Baseball is my most truly loved sport ever. It is the perfect game; it flows naturally; it is perfectly organized and also timeless. There is no other sport or game that even approaches the perfection of baseball.
Badminton is a sport that I have picked up over the last year and-a-half. My fiancee pushed me to try it initially, and because of many nice and patient people, I can get by in games pretty well now. It’s fun and gives me a thorough workout, but will never approach the place nearest to my heart that is reserved for baseball.
Then recently, something happened. I started combining my knowledge of baseball strategy and the game of badminton. I have found a way to reconcile my favorite sport with the sport that I play the most!
It’s simple really. In baseball, the pitcher has to know about the hitters he’s facing: What pitches do they like? What part of the field do they tend to hit to? What will they do when a pitch is high and inside?
I’ve taken this strategy and have started applying it when I serve in badminton. I have to know and predict what the person receiving will do with a specific serve. If I give a short serve, are they more likely to touch it over the net? Or are they likely to lob it up and far to the back of the court? I have to consider if the receiver is aggressive and if they’ll smash if I give them a long serve or not. Considering the situation in badminton with the eye and knowledge of baseball helps me win sets.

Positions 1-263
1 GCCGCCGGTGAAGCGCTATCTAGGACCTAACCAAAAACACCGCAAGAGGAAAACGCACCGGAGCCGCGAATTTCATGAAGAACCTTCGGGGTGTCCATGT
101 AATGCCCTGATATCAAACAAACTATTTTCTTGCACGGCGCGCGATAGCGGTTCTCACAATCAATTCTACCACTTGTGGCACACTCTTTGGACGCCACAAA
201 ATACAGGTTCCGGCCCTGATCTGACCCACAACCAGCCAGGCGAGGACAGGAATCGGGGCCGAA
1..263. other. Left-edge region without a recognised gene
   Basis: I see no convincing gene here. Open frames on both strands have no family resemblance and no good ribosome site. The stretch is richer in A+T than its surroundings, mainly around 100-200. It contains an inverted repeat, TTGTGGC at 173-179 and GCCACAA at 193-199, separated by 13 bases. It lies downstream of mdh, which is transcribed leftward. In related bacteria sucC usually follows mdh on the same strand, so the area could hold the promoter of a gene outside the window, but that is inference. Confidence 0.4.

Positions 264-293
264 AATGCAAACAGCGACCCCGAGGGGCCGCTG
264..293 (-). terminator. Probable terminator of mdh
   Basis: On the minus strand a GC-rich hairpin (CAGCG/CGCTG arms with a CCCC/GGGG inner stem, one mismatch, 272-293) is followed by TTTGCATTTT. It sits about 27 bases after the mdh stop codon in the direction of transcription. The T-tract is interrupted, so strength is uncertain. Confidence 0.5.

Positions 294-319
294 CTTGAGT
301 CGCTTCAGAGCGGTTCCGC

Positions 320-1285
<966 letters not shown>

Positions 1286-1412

I’ve also taken baseball knowledge and applied it to returning the shuttle, although not as much as in serving. “Choke up and protect the plate,” my dad used to say when I was playing baseball as a kid. Choke up on the bat so your swing is shorter quicker and don’t let any strikes cross the plate. You can choke up in badminton when you need short, accurate strikes when returning the shuttle. Protecting the plate for me in badminton simply means hit accurately and play it safe; don’t try any new moves or fancy backhand hits and keep the volley alive with solid and accurate returns.
Then there’s the brushback. In baseball this is when the pitcher throws at the batter to scare him or psyche him out. In badminton it works as well: Just hit the shuttle directly at your opponent if the opportunity is available. Even something as lightweight as a shuttle will make someone jump it it’s flying at their head at high speed. If you are able to do this early in the set, your opponent will play extra cautiously and be very nervous, hence probably making more mistakes and helping you win.
So I’ve found some similarities between baseball and badminton, beyond the fact that they both start with the letter “B.” If you play or watch baseball or badminton, does this make sense at all? Or am I reading into it a little too deeply?
Regardless, I will continue to apply baseball strategy to my badminton game.